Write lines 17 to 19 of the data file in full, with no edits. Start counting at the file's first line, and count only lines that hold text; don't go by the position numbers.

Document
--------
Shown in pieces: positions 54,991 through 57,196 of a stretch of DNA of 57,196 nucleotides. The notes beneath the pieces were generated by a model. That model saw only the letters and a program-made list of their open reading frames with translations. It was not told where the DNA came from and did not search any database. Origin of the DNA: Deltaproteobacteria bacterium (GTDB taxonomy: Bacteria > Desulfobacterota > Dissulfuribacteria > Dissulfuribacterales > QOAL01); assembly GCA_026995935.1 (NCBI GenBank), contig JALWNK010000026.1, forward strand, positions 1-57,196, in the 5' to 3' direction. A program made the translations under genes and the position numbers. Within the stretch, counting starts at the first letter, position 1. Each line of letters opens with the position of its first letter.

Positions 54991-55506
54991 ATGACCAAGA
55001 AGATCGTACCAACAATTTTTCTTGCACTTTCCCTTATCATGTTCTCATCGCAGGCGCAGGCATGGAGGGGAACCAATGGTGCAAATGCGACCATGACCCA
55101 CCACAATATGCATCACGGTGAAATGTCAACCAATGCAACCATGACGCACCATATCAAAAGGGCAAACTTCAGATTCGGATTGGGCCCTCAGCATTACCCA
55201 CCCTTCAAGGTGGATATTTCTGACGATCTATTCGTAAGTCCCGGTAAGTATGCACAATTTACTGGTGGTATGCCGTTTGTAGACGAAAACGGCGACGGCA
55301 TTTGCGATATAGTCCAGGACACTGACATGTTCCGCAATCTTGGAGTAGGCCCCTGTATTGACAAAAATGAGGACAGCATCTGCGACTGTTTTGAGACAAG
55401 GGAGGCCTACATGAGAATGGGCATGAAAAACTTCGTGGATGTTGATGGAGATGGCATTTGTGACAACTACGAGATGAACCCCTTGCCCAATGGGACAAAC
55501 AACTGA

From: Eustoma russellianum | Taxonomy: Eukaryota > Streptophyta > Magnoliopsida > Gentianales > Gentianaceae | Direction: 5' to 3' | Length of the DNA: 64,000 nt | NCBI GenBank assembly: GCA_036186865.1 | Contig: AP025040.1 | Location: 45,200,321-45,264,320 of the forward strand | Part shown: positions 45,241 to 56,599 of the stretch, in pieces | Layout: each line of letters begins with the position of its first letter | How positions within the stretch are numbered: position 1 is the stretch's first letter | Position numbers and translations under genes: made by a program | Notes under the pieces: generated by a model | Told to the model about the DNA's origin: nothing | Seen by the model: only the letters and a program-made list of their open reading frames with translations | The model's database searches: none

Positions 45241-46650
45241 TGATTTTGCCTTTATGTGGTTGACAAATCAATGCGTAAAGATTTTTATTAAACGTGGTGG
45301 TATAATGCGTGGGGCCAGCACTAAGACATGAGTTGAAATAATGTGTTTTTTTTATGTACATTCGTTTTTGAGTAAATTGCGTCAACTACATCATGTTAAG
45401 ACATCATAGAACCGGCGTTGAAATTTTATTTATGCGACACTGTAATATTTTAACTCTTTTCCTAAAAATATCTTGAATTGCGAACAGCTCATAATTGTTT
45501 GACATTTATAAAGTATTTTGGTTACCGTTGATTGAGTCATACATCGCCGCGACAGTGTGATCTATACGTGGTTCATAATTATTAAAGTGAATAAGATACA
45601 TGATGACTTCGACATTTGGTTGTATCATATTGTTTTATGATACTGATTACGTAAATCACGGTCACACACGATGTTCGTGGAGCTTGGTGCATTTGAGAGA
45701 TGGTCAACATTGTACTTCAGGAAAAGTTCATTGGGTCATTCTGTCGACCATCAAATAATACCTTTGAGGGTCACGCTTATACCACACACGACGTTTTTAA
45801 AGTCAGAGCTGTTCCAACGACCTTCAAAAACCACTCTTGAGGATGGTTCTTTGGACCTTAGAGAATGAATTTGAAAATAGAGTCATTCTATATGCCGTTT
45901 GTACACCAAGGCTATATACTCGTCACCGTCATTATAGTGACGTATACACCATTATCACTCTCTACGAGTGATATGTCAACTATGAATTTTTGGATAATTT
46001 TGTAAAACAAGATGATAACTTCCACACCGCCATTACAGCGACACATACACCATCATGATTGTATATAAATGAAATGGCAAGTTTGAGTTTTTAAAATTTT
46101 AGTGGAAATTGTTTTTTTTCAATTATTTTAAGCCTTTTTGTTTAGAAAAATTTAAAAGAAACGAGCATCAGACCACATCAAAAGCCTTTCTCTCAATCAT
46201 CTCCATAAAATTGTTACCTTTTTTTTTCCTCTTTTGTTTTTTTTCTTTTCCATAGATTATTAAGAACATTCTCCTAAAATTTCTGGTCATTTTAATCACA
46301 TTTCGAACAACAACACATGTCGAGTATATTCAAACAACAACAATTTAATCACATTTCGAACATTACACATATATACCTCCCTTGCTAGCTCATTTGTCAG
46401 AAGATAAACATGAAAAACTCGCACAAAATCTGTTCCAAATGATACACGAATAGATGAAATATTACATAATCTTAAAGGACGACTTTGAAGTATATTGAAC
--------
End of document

45701 TGGTCAACATTGTACTTCAGGAAAAGTTCATTGGGTCATTCTGTCGACCATCAAATAATACCTTTGAGGGTCACGCTTATACCACACACGACGTTTTTAA
45801 AGTCAGAGCTGTTCCAACGACCTTCAAAAACCACTCTTGAGGATGGTTCTTTGGACCTTAGAGAATGAATTTGAAAATAGAGTCATTCTATATGCCGTTT
45901 GTACACCAAGGCTATATACTCGTCACCGTCATTATAGTGACGTATACACCATTATCACTCTCTACGAGTGATATGTCAACTATGAATTTTTGGATAATTT